May 18, 2022

The Queens County Citizen

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China: Limited cities and factories closed due to the spread of COVID-19

China: Limited cities and factories closed due to the spread of COVID-19

Beijing | In Shenzhen, a tech hub in southern China, 17 million people were locked down on Monday due to a record rise in COVID-19 cases, which forced the iPhone manufacturing plant to cease operations, while sanctions were imposed in other major cities. Country including Shanghai.

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Shenzhen authorities imposed new controls on Sunday after an outbreak of the virus appeared in neighboring Hong Kong, where the virus causes many deaths.

Taiwanese electronics giant Foxconn, Apple’s major supplier, announced on Monday that it was suspending operations at its largest factory, Shenzhen, as the embargo disrupted local manufacturing operations.

Foxconn, which employs tens of thousands of workers in the city, said it had transferred its product to other sites.

Shenzhen is one of ten cities in China located in Lockdown, which also affects major centers such as Dalian, Nanjing and Tianjin near Beijing.

Authorities on Monday identified 2,300 new cases nationwide. The day before, nearly 3,400 people had been counted, the highest number since the outbreak began.

This is particularly the case in China, where authorities have continued since 2020 to apply a “zero Kovid” approach to combating the epidemic, if the number of cases is low compared to other countries.

In recent days, state media have reported that at least 26 officers from three provinces have been fired for mismanagement.

A health official, Lee Zhenglong, warned on state channel CCTV that more than 10,000 pollutants had been detected in ten provinces in March and that the situation was “still developing” in many places.

In Shenzhen, “there is a very small spread in neighborhoods and factories,” local government official Huang Qiang told a news conference Monday that “more precautions” need to be taken.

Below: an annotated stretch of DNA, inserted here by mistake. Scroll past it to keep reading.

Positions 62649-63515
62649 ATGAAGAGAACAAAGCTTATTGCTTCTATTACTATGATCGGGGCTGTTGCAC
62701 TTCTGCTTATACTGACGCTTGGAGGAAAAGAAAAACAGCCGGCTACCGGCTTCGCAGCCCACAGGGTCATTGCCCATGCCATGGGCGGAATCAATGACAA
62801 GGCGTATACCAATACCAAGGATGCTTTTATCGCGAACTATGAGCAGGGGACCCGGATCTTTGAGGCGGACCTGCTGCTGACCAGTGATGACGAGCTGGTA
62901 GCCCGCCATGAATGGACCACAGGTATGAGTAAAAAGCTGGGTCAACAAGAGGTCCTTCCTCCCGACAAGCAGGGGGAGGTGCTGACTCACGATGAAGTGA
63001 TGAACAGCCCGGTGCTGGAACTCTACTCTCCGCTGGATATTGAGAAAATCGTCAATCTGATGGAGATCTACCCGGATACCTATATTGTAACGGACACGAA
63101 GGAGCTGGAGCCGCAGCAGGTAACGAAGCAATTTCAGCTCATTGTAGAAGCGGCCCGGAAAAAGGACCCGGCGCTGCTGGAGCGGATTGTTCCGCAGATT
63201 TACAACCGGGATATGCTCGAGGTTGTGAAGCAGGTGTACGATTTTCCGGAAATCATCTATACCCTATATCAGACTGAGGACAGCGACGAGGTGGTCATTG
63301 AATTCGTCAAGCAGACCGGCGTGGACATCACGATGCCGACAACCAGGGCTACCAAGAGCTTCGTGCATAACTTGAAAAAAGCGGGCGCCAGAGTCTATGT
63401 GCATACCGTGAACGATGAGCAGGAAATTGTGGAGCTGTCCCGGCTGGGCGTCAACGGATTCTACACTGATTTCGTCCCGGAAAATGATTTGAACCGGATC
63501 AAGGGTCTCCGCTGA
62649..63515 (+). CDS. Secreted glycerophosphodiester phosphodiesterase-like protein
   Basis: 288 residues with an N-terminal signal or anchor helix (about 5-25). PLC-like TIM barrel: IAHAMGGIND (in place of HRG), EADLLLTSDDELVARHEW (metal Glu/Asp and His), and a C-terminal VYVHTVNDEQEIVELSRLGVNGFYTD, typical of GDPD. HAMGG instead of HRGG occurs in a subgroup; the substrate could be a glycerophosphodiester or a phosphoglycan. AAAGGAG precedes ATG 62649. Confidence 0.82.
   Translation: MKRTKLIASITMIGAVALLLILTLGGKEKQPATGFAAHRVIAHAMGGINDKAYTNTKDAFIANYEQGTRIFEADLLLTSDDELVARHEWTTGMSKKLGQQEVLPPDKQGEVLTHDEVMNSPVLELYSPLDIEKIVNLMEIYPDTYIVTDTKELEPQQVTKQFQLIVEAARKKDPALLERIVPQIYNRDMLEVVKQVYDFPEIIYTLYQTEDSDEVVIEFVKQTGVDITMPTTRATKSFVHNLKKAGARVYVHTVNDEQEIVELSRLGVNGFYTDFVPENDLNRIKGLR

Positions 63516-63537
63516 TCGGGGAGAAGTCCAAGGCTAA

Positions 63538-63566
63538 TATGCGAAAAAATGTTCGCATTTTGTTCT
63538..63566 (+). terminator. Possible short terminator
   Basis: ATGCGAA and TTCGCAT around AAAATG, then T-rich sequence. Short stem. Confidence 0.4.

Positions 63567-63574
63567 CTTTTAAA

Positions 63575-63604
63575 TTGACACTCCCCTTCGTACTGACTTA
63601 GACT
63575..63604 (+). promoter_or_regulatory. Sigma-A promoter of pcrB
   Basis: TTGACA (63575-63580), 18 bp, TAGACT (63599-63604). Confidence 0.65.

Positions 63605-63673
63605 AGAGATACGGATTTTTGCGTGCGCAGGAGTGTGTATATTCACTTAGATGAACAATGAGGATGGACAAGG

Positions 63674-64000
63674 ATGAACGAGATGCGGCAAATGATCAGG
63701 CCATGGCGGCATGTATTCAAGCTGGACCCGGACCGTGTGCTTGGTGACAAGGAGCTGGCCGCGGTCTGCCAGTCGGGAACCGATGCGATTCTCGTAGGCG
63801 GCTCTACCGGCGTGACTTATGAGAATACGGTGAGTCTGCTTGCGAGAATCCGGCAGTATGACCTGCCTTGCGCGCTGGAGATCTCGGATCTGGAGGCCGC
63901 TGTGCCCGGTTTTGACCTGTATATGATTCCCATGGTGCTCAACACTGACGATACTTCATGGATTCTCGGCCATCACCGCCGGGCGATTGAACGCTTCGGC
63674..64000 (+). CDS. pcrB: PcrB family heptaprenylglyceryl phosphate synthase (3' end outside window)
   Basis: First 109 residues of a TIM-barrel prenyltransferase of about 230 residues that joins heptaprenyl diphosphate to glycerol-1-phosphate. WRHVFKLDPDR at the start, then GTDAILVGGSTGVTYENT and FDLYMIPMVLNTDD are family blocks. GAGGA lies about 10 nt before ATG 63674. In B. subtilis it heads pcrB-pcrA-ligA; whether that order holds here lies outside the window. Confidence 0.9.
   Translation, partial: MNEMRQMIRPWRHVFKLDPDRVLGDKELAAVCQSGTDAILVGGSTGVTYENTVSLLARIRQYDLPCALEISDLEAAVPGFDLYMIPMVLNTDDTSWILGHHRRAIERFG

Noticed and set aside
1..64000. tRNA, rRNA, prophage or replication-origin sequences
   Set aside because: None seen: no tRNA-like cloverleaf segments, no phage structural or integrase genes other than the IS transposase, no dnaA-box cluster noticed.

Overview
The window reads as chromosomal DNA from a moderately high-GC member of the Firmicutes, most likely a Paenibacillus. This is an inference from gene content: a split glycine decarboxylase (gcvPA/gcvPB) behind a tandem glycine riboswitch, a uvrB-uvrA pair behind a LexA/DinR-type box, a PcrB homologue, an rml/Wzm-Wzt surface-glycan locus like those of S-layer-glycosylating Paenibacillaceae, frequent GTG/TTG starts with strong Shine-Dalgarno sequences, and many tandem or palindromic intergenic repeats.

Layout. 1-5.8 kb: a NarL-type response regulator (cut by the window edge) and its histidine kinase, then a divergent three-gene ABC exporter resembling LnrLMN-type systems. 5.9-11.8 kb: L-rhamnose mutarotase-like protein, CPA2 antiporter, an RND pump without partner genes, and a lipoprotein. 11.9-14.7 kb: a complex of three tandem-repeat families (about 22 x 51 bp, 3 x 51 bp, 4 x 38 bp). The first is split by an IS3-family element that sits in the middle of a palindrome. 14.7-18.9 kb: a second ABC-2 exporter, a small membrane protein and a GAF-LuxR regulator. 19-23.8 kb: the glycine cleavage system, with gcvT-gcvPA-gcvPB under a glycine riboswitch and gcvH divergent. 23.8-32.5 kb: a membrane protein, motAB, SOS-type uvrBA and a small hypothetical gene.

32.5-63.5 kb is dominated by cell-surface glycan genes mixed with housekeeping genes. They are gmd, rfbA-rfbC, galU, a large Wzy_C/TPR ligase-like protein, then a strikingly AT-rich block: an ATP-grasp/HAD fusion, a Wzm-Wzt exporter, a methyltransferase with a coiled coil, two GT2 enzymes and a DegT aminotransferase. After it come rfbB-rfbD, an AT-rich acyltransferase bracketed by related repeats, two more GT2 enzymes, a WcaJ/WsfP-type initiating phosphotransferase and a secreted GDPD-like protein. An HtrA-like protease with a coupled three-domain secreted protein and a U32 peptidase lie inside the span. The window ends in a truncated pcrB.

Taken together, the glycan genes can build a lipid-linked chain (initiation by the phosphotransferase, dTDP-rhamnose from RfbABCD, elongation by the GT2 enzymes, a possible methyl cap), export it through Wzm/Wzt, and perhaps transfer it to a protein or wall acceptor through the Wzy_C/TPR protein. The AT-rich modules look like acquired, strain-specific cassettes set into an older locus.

Photos shared with Shenzhen resident AFP showed entrances to the closed residential compound as people joked on social media about how everyone rushed to the office to collect their laptops before being detained.

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On Monday, technology stocks fell on the Hong Kong Stock Exchange, along with Foxconn, the headquarters of technology flagships such as Shenzhen Hosting, Huawei and Tencent.

In Shanghai, the most populous city in China, residential areas were cordoned off despite authorities trying to prevent a general lockdown.

The city reported 170 new cases Monday, a sign of concern, according to financial sources.

He shared his hardships with the restrictions of a restaurant with four establishments in different neighborhoods. “Policies vary depending on the neighborhood,” he told AFP on condition of anonymity. “I want to close one and keep the rest open and see how it goes. What can I do but hold on? “

“Following the Zero-Kovid Strategy”

Elsewhere the situation is even more complicated. In the northeastern province of Jilin, at least five cities in the province have been cordoned off since early March, with nine million residents confined to their homes since Friday, including the large industrial center Changchun.

On Monday, the German Volkswagen Group announced that it had suspended production on Wednesday at three sites in Changchun, including two factories of VW and Audi brands, as well as a production site, due to the spread of COVID-19 cases. All three are working in partnership with Chinese group FAW.

So far, China has been able to control the spread of the disease through local lockdowns, mass screenings, and tracking apps as the country’s borders are virtually closed.

But the performance of the Omicron variant shows the limitations of this approach at a time when many other countries have chosen to live with the virus and the population is facing fatigue and the contagion of Omicron.